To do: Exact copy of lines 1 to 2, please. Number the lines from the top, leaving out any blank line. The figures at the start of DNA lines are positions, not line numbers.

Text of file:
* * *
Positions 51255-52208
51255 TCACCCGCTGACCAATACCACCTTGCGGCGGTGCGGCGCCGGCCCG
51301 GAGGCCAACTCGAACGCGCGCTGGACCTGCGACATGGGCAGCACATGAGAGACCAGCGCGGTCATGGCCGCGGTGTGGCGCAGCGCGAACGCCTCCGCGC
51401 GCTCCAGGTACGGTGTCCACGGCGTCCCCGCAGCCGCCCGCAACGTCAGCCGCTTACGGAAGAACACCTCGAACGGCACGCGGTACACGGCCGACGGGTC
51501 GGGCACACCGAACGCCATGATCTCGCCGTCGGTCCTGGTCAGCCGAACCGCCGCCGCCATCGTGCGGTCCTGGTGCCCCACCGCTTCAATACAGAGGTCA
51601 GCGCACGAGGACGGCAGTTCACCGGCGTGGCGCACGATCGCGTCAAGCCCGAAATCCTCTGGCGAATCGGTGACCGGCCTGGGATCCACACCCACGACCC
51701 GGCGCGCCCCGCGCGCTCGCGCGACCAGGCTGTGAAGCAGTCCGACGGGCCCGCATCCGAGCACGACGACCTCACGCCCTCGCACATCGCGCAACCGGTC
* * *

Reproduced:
Positions 51255-52208
51255 TCACCCGCTGACCAATACCACCTTGCGGCGGTGCGGCGCCGGCCCG